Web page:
Leadership: The Captain’s Way

July 20, 2019
Posted in Leadership
July 20, 2019 Brandt Beal

Leadership: The Captain’s Way

Today, business owners and managers are reading publications written by hundreds of industry leaders to obtain insight on developing and better implementing strong leadership within their own organizations. The books, articles and blogs are filled with New Age methods, tried and true approaches and lessons by example and experience. Almost all have a common denominator when identifying the behaviors of successful leaders: consistent communication of a concise, effective and important message to members of his or her organization.

I recently took a trip around the Greek islands on a small sailing ship. I couldn’t help but think about the perfection of our voyage and, more importantly, the leadership of our captain. On the first morning, I noticed the captain and his senior officers dining and conversing as a team. After the second morning, I started sitting next to them so I could listen in on their conversations. As I expected, the captain was engaged in one of the most important duties leaders have: communication. Even though the breakfast menu changed from morning to morning, the conversational format and familiar faces at this daily meeting remained constant.

What did they talk about every day?

  • What did we do well yesterday?
  • What could we have done better yesterday?
  • What did we not accomplish that we would have liked to?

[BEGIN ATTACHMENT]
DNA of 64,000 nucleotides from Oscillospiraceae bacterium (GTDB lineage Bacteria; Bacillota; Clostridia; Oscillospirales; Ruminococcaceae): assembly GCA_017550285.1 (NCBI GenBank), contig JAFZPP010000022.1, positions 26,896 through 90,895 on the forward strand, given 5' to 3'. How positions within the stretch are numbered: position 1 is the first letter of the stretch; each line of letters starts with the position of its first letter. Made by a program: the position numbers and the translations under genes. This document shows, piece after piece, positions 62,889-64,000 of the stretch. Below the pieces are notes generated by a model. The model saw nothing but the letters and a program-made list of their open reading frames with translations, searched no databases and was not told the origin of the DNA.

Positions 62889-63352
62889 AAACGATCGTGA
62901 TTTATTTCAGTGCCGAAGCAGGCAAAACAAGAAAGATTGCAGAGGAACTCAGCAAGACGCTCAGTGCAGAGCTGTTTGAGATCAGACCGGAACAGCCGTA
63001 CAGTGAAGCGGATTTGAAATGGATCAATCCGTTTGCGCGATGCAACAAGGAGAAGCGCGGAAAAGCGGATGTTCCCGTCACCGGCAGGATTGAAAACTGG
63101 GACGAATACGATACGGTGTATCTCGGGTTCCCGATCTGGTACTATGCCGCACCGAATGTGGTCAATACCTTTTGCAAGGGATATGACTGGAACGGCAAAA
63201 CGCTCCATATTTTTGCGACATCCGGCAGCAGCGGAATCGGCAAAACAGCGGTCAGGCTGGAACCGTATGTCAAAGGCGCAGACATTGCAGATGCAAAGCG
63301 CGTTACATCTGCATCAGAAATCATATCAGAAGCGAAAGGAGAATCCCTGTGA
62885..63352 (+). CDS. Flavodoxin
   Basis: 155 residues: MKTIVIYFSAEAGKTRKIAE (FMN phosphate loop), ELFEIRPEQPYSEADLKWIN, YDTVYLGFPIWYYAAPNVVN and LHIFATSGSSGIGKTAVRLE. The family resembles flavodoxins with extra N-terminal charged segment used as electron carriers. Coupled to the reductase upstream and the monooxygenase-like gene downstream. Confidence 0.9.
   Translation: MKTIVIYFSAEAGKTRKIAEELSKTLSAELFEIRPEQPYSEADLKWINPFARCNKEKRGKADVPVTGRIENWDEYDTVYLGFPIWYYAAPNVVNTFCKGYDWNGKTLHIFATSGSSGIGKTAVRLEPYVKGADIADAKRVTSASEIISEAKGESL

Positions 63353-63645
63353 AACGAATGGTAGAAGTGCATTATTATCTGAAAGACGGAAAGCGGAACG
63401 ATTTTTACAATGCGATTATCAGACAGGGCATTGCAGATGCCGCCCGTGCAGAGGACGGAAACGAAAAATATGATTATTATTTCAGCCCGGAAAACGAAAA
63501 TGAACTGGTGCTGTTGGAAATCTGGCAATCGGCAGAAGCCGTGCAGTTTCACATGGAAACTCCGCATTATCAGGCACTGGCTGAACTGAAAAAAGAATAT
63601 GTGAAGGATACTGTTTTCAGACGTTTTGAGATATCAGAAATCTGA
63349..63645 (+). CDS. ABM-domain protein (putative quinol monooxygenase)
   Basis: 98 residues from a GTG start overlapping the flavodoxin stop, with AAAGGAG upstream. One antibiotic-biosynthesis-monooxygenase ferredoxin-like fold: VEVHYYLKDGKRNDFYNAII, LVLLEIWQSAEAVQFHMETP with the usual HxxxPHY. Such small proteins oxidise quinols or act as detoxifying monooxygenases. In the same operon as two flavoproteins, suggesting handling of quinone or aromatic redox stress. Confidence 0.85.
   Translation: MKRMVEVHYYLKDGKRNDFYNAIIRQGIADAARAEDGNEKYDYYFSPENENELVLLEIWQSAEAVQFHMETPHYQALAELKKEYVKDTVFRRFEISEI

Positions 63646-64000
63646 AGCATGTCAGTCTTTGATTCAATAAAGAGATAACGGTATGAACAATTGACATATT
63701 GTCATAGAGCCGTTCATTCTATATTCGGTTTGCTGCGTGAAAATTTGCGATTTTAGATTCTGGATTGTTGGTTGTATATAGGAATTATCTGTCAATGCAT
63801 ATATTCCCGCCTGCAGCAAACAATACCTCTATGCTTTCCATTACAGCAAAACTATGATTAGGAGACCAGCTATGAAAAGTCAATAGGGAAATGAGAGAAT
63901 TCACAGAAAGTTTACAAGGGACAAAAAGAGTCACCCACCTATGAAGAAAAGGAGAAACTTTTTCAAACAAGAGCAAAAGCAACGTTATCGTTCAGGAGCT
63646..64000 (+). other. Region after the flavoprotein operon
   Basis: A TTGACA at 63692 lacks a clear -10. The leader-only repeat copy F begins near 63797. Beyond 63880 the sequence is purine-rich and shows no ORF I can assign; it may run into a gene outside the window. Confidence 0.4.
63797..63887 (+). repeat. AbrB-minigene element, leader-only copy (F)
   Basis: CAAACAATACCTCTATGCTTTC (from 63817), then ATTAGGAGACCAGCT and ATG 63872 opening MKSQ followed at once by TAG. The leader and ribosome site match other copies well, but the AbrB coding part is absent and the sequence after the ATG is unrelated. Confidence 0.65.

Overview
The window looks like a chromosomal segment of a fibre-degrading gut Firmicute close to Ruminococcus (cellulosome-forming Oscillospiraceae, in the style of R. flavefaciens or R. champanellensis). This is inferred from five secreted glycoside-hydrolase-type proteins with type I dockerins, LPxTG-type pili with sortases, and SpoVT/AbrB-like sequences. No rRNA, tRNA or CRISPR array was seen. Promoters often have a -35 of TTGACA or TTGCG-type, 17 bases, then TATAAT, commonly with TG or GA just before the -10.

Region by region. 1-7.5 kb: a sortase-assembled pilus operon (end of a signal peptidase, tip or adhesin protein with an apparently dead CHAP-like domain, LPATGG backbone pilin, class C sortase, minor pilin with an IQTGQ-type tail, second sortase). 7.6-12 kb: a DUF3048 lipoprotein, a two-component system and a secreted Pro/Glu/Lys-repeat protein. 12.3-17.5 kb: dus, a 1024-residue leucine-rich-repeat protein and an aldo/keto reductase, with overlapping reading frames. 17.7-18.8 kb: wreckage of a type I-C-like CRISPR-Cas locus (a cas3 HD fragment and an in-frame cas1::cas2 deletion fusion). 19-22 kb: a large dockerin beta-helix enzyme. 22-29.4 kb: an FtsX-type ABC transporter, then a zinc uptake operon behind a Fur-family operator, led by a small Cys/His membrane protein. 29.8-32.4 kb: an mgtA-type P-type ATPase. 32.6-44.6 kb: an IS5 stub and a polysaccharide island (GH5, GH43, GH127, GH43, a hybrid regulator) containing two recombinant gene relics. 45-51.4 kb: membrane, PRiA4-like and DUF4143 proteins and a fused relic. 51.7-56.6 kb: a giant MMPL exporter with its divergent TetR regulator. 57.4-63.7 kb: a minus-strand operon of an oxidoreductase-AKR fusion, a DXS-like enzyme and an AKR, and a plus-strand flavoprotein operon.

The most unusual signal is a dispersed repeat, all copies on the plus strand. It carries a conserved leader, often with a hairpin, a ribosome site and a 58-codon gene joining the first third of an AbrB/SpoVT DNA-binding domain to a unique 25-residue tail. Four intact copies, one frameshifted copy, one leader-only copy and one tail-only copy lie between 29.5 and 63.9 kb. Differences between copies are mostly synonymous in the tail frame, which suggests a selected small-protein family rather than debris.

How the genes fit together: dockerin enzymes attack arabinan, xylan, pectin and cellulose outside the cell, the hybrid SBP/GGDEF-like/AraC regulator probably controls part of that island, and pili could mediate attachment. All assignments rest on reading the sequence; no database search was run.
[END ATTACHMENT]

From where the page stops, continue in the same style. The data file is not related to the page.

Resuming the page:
• What is going on today? Who is responsible and accountable?
  • What is most important today?
  • What distractions today might impact our guests’ experience?
  • What distractions today might impact our guests’ safety and security?

The captain consistently communicated the items that were primary to him, his guests, his crew and his employer. His top-down communication style and use of effective meetings provided clarity about what was vital to create a safe and memorable experience for the customers. At the close of each meeting, he would go around the table, ask for verbal confirmation of alignment with the goals and what each officer’s message would be to his individual crew members.

An example of the effectiveness of his leadership was evident late one evening when our tender boat lost power while leaving the port to return to our ship. We were left unseen and adrift in a busy harbor at night. The situation quickly became dangerous, but the emergency procedures implemented by the captain’s crew were flawless. Within minutes, they had sent another boat to pick us up and return us to safety. It was obvious that this procedure had been taught and rehearsed. The crew had ultimate clarity on what needed to be accomplished and who was responsible for each detail.

I think many executives could learn from the captain’s simple, straight-forward communication skills: Communicate frequently; Communicate consistently; Gain alignment and understanding.